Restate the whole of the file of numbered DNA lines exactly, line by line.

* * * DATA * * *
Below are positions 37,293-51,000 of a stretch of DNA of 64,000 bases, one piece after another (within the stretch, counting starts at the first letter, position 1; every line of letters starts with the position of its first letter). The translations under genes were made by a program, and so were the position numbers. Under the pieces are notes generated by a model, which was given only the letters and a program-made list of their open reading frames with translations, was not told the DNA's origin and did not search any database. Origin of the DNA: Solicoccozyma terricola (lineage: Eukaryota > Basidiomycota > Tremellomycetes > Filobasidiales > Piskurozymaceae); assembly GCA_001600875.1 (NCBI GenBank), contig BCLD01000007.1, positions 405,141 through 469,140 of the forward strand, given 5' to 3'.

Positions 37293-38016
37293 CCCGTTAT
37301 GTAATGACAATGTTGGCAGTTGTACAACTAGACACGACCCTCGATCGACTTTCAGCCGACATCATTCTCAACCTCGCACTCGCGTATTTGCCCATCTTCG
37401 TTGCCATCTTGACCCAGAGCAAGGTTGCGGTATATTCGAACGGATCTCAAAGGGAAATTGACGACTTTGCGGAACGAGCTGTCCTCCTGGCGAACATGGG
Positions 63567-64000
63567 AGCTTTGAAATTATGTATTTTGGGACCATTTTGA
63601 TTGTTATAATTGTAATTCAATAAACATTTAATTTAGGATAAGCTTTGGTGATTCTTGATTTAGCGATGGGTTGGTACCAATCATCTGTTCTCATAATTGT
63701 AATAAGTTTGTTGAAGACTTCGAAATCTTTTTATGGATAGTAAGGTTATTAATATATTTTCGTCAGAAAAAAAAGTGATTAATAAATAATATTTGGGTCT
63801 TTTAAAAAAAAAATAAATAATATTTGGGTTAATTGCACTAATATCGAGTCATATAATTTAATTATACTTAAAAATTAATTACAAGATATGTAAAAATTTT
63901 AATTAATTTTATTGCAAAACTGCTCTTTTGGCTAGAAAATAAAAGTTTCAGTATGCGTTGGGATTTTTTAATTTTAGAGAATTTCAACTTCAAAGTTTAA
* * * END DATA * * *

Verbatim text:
Below are positions 37,293-51,000 of a stretch of DNA of 64,000 bases, one piece after another (within the stretch, counting starts at the first letter, position 1; every line of letters starts with the position of its first letter). The translations under genes were made by a program, and so were the position numbers. Under the pieces are notes generated by a model, which was given only the letters and a program-made list of their open reading frames with translations, was not told the DNA's origin and did not search any database. Origin of the DNA: Solicoccozyma terricola (lineage: Eukaryota > Basidiomycota > Tremellomycetes > Filobasidiales > Piskurozymaceae); assembly GCA_001600875.1 (NCBI GenBank), contig BCLD01000007.1, positions 405,141 through 469,140 of the forward strand, given 5' to 3'.

Positions 37293-38016
37293 CCCGTTAT
37301 GTAATGACAATGTTGGCAGTTGTACAACTAGACACGACCCTCGATCGACTTTCAGCCGACATCATTCTCAACCTCGCACTCGCGTATTTGCCCATCTTCG
37401 TTGCCATCTTGACCCAGAGCAAGGTTGCGGTATATTCGAACGGATCTCAAAGGGAAATTGACGACTTTGCGGAACGAGCTGTCCTCCTGGCGAACATGGG
Positions 63567-64000
63567 AGCTTTGAAATTATGTATTTTGGGACCATTTTGA
63601 TTGTTATAATTGTAATTCAATAAACATTTAATTTAGGATAAGCTTTGGTGATTCTTGATTTAGCGATGGGTTGGTACCAATCATCTGTTCTCATAATTGT
63701 AATAAGTTTGTTGAAGACTTCGAAATCTTTTTATGGATAGTAAGGTTATTAATATATTTTCGTCAGAAAAAAAAGTGATTAATAAATAATATTTGGGTCT
63801 TTTAAAAAAAAAATAAATAATATTTGGGTTAATTGCACTAATATCGAGTCATATAATTTAATTATACTTAAAAATTAATTACAAGATATGTAAAAATTTT
63901 AATTAATTTTATTGCAAAACTGCTCTTTTGGCTAGAAAATAAAAGTTTCAGTATGCGTTGGGATTTTTTAATTTTAGAGAATTTCAACTTCAAAGTTTAA